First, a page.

As flexibility becomes a driving force, service providers around the world are now rushing to house this new, mobile army. In France, Sodexo offers more than 600 co-working areas across the country in partnership with a remote working specialist, Néo-Nomade. Coupled with the rise of the ‘gig economy’ and its Uber-styled business models, it is hardly surprising that 20-30% of the EU and US labor force are now self-employed or in temporary work
We may live in an era of technological growth, but too few employees are equipped with the skills needed to pursue more rewarding careers or to meet their country’s needs for growth. Some 40% of German and US firms have difficulty filling vacancies, while in emerging economies such as India and Brazil those figures are 64% and 63% respectively. And we will need even more skilled workers in the future. Research by Georgetown Universitypredicts that 65% of jobs created in the US by 2020 will require some form of degree qualification.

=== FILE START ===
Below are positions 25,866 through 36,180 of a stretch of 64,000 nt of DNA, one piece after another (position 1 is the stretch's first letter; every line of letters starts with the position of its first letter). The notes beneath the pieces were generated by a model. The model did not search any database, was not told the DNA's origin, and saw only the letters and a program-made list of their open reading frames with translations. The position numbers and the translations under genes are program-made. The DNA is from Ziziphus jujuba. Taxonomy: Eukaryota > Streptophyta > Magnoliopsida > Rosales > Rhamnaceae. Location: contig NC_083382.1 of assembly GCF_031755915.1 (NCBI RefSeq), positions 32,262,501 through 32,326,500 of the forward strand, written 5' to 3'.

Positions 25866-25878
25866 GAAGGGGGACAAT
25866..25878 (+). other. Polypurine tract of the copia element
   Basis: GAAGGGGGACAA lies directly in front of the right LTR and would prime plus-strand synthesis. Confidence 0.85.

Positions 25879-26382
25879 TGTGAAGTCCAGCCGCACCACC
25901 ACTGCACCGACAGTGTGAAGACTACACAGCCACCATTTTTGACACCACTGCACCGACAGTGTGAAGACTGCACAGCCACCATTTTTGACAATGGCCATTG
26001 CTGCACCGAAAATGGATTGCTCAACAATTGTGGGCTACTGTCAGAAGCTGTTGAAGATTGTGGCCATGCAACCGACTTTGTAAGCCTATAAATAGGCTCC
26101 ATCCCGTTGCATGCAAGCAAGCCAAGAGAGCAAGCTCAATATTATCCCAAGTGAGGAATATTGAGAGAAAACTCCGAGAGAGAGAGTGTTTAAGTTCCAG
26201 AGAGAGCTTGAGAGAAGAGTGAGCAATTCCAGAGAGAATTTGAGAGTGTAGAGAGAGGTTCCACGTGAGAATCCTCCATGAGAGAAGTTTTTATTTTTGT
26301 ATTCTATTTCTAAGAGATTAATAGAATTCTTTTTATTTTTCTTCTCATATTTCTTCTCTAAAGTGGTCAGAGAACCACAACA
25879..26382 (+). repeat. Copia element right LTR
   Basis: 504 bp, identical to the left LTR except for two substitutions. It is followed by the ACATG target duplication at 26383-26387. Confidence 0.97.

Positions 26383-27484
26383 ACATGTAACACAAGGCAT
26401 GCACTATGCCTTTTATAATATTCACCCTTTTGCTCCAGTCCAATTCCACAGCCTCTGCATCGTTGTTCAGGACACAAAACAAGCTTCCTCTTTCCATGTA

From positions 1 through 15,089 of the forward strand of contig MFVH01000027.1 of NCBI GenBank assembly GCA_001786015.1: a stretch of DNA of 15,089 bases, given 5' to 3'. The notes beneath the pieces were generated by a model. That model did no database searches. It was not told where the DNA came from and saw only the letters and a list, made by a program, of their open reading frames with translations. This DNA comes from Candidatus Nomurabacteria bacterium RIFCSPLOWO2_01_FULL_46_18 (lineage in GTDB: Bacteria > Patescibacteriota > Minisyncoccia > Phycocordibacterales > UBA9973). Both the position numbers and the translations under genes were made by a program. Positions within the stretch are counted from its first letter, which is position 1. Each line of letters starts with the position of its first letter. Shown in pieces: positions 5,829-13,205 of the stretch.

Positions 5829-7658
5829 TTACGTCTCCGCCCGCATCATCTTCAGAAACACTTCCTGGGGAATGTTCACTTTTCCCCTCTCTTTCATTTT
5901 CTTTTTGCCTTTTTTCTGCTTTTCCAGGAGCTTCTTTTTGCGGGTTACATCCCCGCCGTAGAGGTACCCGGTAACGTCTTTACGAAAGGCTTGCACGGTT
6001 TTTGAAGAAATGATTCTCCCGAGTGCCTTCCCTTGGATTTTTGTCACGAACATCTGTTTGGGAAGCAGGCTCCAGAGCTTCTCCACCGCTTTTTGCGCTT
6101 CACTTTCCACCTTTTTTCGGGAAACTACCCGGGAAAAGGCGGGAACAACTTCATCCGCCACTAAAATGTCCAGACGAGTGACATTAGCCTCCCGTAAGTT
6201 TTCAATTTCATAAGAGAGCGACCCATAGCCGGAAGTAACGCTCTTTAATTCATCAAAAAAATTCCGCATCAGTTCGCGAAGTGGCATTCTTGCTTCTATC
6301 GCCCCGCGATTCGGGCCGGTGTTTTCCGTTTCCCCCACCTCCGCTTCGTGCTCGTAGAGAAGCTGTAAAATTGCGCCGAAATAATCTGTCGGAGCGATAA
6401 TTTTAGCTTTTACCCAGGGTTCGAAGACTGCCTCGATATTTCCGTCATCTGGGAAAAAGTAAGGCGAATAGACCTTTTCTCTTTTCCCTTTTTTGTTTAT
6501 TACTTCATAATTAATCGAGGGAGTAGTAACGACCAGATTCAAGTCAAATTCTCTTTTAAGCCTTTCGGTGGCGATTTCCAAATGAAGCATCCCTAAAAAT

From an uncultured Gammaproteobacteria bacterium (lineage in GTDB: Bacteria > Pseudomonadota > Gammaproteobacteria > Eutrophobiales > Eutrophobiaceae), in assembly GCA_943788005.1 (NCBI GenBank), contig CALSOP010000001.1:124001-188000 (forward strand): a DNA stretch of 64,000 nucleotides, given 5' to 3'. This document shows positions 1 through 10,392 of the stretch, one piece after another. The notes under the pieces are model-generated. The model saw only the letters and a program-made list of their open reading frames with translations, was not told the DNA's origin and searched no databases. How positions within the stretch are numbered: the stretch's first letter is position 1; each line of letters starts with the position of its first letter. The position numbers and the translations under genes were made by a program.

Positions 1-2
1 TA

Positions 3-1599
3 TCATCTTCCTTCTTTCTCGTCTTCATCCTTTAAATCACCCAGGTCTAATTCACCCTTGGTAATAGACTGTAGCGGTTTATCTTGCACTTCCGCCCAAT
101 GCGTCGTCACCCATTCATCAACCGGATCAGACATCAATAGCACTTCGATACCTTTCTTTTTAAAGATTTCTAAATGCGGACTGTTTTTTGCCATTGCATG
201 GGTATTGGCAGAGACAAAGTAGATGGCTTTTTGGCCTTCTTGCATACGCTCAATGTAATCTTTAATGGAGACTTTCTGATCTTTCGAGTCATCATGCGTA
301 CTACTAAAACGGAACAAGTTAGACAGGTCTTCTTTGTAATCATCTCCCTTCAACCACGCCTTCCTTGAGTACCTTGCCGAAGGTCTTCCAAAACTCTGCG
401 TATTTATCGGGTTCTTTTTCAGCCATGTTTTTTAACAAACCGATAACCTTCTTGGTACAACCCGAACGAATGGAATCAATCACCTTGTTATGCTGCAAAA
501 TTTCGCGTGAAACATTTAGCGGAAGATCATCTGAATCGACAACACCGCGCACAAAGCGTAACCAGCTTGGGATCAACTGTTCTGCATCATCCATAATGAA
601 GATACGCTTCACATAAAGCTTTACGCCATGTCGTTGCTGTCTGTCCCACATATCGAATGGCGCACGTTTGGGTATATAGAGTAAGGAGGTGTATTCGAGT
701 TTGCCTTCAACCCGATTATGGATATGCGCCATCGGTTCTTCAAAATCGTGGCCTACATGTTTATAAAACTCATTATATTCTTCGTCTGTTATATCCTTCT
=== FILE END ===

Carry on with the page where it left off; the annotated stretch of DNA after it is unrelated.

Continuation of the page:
As a result, a growing number of major firms, such as McDonald’s, Walmart, Starbucks and Gap, are investing in courses to upskill their employees with individualized programs, especially as hiring and onboarding new staff can cost up to twice their salary. Developing skills is also popular with employees, lifting morale and increasing retention. A global survey conducted by consultants at PWC found that 74% of respondents are ready to learn a new skill or completely retrain to stay employable. In terms of delivery, the three most popular methods are classroom courses, online learning and coaching/mentoring.
Empowering people with technology